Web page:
Treating Nausea and Vomiting From Chemotherapy - Topic Overview
How are nausea and vomiting treated?
The goal of treatment is to prevent nausea and vomiting. Your doctor will look at which cancer drugs you are taking and your history of getting sick. You will probably be given a medicine that works to control nausea and vomiting in other people who are getting the same cancer treatment. You may be given two or three medicines to take.
Antinausea medicines are usually taken as pills. But you might also get them through an IV or as a patch that's taped to your skin. These medicines are usually given before your first chemotherapy session. You will need to take antinausea medicine as long as your cancer treatments last.
Some of the most common medicines used to control nausea and vomiting include:
Medical marijuana is legal in some areas and may be used to control nausea. Other man-made forms of marijuana, such as dronabinol (Marinol) and nabilone (Cesamet), may also used to treat nausea and vomiting in some people when other medicines don't work.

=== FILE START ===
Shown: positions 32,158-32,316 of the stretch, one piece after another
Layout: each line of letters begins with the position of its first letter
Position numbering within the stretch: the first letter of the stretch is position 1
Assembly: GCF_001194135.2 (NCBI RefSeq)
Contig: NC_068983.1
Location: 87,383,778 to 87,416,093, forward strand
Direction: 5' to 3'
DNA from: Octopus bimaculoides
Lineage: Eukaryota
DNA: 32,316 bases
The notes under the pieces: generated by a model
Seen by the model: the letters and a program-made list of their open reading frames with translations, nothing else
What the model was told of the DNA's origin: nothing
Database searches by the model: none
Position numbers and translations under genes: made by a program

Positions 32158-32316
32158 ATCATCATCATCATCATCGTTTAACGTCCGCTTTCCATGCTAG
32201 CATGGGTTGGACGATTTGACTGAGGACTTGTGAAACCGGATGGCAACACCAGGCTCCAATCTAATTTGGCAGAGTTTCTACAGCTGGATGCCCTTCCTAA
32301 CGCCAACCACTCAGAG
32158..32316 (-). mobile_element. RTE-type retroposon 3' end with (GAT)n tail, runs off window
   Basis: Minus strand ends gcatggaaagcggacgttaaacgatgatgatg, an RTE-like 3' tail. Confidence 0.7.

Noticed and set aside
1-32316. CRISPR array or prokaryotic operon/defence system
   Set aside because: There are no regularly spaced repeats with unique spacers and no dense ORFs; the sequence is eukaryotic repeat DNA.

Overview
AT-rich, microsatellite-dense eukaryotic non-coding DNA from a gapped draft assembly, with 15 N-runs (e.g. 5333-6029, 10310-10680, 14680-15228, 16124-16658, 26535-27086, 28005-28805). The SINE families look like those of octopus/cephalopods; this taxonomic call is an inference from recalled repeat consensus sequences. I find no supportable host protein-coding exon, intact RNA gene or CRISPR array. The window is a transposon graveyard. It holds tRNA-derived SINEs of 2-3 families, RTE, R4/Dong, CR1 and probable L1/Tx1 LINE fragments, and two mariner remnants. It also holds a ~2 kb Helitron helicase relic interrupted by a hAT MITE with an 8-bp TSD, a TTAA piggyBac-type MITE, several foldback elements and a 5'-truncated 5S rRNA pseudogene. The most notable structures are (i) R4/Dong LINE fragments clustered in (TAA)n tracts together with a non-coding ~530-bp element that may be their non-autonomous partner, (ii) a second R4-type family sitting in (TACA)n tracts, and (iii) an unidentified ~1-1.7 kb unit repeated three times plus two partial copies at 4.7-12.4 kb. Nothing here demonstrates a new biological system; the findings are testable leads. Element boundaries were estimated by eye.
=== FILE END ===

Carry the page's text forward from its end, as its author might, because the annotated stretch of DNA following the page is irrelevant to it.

The best way to prevent nausea and vomiting is to start taking antinausea medicine well before you begin your cancer treatment. But even if you have already started cancer treatment, it's not too late to try to prevent nausea and vomiting. Talk with your doctor if chemotherapy is making you sick.
How do antinausea medicines work?
These medicines work in different ways. Some block a chemical in the brain that controls vomiting. Other drugs reduce swelling in the part of the brain that controls nausea. A few drugs slow down the central nervous system. Some of these drugs work alone. Others only work when you take them with other drugs.
Some antinausea medicines cause side effects. You may:
Not all antinausea medicines work the same for everyone. You might have to try a few of these drugs, alone and together, to find what works best for you. After you start to take antinausea medicines, tell your doctor right away if you still feel sick.